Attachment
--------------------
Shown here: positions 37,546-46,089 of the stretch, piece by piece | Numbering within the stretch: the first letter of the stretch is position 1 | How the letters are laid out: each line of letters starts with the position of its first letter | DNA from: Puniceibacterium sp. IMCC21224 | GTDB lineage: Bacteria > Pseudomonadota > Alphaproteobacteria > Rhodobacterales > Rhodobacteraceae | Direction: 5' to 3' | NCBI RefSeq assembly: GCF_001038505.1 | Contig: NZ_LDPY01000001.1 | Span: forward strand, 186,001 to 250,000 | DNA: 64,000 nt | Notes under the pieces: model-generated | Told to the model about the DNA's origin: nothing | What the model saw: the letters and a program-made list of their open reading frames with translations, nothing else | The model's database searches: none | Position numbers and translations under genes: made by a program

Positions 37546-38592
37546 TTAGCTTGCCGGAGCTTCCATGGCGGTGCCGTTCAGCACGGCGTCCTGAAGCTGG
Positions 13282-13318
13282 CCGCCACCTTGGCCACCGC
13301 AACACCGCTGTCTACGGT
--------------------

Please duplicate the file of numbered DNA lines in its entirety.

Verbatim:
Shown here: positions 37,546-46,089 of the stretch, piece by piece | Numbering within the stretch: the first letter of the stretch is position 1 | How the letters are laid out: each line of letters starts with the position of its first letter | DNA from: Puniceibacterium sp. IMCC21224 | GTDB lineage: Bacteria > Pseudomonadota > Alphaproteobacteria > Rhodobacterales > Rhodobacteraceae | Direction: 5' to 3' | NCBI RefSeq assembly: GCF_001038505.1 | Contig: NZ_LDPY01000001.1 | Span: forward strand, 186,001 to 250,000 | DNA: 64,000 nt | Notes under the pieces: model-generated | Told to the model about the DNA's origin: nothing | What the model saw: the letters and a program-made list of their open reading frames with translations, nothing else | The model's database searches: none | Position numbers and translations under genes: made by a program

Positions 37546-38592
37546 TTAGCTTGCCGGAGCTTCCATGGCGGTGCCGTTCAGCACGGCGTCCTGAAGCTGG
Positions 13282-13318
13282 CCGCCACCTTGGCCACCGC
13301 AACACCGCTGTCTACGGT